Key takeaways :
- Atomic Wallet requests dismissal of a class action lawsuit in the US for a $100m hacking incident.
- Atomic wallet contends that its ties to the United States are minimal
In a recent legal development, Atomic Wallet, the non-custodial cryptocurrency wallet, is making headlines as it seeks to dismiss a $100 million lawsuit filed against it in August.
The company argues that it has “no US ties” and is pushing for the case to be dropped based on its end-user license agreement, which stipulates that all legal actions must be pursued in Estonia, where the company is registered.
The lawsuit was initiated after Atomic Wallet fell victim to a hacking incident in June, allegedly orchestrated by a group of hackers from North Korea and Ukraine. While the Lazarus group is commonly attributed to the attack, there are speculations suggesting the potential involvement of hacking groups from other nations.
Boris Feldman, co-founder of Destra Legal and representing the plaintiffs in the case, puts forth the belief that a Ukrainian group may be responsible for the attack.
In response to the legal action, the company is now asserting that its limited connection to the United States, coupled with the terms of its user agreement, should exempt it from facing the lawsuit on American soil.
Atomic Wallet’s defense centers around its end-user license agreement, which explicitly mandates that any litigation involving the company must be conducted in Estonia.
Furthermore, Atomic Wallet stresses that approximately 5,500 users accepted the user agreement, which expressly restricts legal disputes to Estonia and caps damages at $50 per user for losses due to theft.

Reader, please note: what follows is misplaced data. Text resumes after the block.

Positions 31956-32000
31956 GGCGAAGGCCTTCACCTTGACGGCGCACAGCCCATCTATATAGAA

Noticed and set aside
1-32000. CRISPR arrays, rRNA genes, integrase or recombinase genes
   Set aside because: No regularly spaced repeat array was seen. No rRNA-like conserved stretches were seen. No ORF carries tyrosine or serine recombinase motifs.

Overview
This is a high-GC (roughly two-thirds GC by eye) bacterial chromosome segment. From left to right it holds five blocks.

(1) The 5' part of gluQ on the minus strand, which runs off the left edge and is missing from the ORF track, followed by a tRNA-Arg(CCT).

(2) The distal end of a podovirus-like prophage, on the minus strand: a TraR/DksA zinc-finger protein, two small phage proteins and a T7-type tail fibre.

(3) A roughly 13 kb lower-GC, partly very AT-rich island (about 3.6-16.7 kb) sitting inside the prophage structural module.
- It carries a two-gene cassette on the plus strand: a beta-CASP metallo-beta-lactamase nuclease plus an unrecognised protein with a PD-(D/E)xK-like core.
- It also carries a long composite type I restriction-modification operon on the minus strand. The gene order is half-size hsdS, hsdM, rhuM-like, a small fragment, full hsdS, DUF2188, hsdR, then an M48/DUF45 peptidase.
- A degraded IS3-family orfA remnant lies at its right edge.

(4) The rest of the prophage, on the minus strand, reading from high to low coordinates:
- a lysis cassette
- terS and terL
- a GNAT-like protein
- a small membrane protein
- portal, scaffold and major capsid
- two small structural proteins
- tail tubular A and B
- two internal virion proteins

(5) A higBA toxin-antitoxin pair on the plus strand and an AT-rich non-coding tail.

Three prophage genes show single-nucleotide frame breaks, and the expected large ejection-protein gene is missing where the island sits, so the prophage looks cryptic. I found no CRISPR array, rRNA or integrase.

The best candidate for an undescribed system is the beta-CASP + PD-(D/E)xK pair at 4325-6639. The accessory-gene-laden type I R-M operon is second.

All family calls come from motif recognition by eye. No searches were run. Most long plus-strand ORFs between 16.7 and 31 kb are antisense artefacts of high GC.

Atomic Wallet is strongly emphasizing the significance of its user agreement, which has been endorsed by thousands of users and explicitly outlines the jurisdiction for legal disputes. In its defense, the company underscores that the impact of the hacking incident is purportedly limited to a single user in Colorado, thereby challenging the scale of the damages being claimed.
Additionally, Atomic Wallet highlights a crucial aspect of its user agreement—a liability disclaimer that absolves the company of responsibility for losses due to theft
The company asserts that the plaintiff’s claims lack legal merit, putting forth the argument that there was no established legal duty on Atomic Wallet’s part to maintain and upgrade the security of its platform. This legal stance forms the core of Atomic Wallet’s defense against the $100 million lawsuit filed in the wake of the hacking incident.